Oocyte Control of Ovarian Follicular Development
||John Eppig, PhD|
Professor, The Jackson Laboratory
|Agenda||Cocktails: 6 p.m.|
Presentation: 7 p.m.
Dinner: 8 p.m.
Precise coordination between mammalian precursor egg cell (oocyte) and ovarian follicle development is essential in order to provide an egg that is fully competent to undergo fertilization and embryo development. A system of metabolic cooperation exists, in which oocytes promote the expression of genes in cumulus cells for processes that oocytes cannot carry out efficiently themselves, such as amino acid transport and glucose oxidation. In other words, the oocyte out-sources these processes to the cumulus cells. In turn, the cumulus cells pass the essential products of these processes to the oocyte for use in development. The same system allows the oocytes to regulate the metabolic pathways in the follicle cells to control the rate of follicular development. Oocytes provide the cumulus cells with signals that enable the cumulus cells to respond to preovulatory hormonal stimulus by both undergoing processes essential for ovulation and sending a return signal to the oocyte triggering the resumption of meiosis. The lecture will cover these remarkable mechanisms that coordinate the maturation of both the oocyte and cumulus cells, culminating in the ovulation of an egg ready for fertilization.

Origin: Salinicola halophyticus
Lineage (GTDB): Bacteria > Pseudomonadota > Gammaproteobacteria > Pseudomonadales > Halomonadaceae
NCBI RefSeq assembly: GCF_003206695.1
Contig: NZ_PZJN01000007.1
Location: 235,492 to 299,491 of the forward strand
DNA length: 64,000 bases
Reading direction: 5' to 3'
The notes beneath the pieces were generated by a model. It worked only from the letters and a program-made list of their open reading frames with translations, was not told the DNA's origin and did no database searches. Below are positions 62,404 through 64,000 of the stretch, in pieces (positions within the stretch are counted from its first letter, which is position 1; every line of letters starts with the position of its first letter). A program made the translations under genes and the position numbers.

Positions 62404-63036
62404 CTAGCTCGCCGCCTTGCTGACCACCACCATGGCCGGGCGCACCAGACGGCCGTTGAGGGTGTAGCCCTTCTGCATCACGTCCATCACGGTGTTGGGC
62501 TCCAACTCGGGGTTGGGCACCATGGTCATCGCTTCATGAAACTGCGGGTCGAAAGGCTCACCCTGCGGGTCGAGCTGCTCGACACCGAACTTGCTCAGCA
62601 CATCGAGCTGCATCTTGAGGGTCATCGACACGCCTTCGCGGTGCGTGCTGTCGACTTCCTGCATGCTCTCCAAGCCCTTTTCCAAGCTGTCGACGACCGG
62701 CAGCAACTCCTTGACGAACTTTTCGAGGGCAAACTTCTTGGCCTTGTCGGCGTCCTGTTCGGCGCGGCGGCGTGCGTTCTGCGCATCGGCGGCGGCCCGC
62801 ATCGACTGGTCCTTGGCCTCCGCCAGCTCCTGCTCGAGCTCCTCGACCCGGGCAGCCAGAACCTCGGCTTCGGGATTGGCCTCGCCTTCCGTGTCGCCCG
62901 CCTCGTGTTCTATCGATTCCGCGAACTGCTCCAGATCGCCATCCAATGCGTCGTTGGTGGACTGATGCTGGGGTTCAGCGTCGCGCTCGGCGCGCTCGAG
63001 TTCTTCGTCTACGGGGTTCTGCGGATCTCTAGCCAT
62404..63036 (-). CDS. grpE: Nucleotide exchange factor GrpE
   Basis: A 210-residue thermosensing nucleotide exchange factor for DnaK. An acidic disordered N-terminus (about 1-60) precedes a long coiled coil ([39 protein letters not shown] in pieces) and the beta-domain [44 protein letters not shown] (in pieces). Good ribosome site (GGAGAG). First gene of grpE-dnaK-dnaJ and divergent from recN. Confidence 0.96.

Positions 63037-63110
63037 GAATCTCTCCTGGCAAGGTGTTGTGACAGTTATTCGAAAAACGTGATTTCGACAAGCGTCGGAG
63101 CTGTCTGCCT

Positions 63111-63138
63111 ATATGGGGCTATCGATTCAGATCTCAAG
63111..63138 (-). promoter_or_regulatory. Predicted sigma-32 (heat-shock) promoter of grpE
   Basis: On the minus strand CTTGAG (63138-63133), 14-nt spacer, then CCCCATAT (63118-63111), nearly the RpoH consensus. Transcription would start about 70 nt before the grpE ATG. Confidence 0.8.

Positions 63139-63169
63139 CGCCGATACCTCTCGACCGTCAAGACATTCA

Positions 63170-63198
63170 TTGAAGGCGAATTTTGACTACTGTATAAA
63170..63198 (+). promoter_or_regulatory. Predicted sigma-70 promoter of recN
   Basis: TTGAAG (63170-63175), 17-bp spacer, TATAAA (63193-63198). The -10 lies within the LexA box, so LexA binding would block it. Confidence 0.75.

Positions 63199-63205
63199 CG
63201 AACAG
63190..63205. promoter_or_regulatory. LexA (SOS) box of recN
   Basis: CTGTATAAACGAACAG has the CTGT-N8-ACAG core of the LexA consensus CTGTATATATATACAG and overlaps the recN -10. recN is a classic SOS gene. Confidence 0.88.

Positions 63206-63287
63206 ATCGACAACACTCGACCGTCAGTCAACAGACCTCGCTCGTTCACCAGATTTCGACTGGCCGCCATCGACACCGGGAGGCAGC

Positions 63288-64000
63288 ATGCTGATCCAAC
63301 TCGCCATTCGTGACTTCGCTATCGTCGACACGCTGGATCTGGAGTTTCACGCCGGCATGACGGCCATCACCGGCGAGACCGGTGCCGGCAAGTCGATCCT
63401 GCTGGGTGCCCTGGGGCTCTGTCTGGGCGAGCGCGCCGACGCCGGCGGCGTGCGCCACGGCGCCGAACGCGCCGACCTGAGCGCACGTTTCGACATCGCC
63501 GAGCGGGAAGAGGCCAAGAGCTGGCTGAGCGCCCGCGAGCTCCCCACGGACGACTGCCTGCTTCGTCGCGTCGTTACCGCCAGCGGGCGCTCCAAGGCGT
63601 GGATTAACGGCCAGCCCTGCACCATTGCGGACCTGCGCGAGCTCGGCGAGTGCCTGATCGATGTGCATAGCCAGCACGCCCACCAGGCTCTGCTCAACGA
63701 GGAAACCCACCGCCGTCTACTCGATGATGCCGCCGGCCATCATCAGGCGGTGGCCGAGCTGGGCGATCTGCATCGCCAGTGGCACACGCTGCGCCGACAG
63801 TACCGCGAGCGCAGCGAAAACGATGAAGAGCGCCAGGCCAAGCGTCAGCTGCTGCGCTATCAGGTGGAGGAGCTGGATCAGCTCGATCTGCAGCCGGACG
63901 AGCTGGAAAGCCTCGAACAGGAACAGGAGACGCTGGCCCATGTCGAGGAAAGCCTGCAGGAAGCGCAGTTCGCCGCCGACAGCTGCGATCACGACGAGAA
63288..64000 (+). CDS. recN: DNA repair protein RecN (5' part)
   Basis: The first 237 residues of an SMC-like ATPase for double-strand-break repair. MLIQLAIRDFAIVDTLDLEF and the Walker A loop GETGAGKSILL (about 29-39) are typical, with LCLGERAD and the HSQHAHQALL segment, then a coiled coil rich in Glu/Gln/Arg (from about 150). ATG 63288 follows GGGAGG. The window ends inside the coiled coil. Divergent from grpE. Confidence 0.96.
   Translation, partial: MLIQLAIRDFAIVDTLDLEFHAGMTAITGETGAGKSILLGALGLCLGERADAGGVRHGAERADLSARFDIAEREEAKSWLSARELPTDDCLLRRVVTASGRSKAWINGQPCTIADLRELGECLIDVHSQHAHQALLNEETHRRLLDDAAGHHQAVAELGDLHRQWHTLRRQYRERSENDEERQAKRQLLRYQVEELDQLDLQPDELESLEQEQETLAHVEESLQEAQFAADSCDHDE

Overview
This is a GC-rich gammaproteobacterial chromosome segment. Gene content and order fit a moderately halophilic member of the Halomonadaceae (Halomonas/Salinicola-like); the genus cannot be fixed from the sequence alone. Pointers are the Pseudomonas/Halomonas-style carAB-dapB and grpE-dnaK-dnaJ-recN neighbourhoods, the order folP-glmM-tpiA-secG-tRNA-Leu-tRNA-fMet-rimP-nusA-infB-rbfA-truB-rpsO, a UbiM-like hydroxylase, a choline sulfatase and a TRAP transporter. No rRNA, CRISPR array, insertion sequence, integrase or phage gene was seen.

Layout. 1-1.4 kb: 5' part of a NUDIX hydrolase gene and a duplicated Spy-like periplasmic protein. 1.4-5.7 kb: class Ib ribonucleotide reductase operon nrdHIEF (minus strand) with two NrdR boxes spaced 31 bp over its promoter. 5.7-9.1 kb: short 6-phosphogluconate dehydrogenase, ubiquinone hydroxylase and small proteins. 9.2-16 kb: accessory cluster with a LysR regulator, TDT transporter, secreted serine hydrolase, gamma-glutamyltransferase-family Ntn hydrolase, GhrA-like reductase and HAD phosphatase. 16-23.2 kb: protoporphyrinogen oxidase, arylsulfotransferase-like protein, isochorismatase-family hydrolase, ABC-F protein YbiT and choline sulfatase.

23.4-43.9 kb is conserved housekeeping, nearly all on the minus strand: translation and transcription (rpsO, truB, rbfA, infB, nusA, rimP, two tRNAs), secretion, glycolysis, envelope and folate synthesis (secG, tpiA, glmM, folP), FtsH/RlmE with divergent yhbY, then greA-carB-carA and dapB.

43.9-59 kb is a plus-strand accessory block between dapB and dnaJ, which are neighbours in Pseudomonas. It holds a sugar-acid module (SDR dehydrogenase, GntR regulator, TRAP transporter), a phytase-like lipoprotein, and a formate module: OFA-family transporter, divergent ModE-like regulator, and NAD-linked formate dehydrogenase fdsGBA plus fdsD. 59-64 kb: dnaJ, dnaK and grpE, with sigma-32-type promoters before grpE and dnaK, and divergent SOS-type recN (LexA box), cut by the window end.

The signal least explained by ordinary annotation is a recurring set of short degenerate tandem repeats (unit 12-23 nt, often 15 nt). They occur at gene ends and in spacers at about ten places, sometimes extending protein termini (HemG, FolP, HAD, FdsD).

Hospoda's location--in the same building as the 100-plus-year-old Bohemian National Hall, an important insitution for Czech and Slovak culture in New York City--is testament to the restaurant's solid Czech roots. In a sleek yet serene setting, Hospoda offers a unique culinary experience that combines the finest Czech pilsner (as well as local beer and well-curated wine list) with seasonal contemporary cuisine with strong suggestions of its Czech heritage. Expertly executed, Hospoda's veal schnitzel is a lighter, fresher update to the traditionally hearty dish. Slow-baked rabbit comes flavored with a rich, bacon-accented reduction of red cabbage, instead of a mound of it on the side.
Please join us at the Hospoda, for an evening of cutting-edge continuing medical education, followed by fun and festivities!
The Center for Human Reproduction (CHR) has, following its charter, for over 20 years been an independent provider of complimentary continuous medical education. CHR takes full responsibility for balance, objectivity and scientific rigor of all information presented. Selection of speakers, topics and content is independent of all outside commercial interests. These events accept reservation on a first-come, first-served basis. Eligibility criteria for free admission: (i) actively practicing physicians in specialty areas relating to reproduction; ii) medical students; iii) scientists in clinical or research area related to reproduction. If you are registering for the first time this academic year, please email a copy of your professional ID with this registration. Space permitting, interested parties who do not qualify for free admission will be offered admission for a donation of $150 at the door to the Foundation of Reproductive Medicine. CHR reserves the right to refuse entry to the event once capacity is reached.
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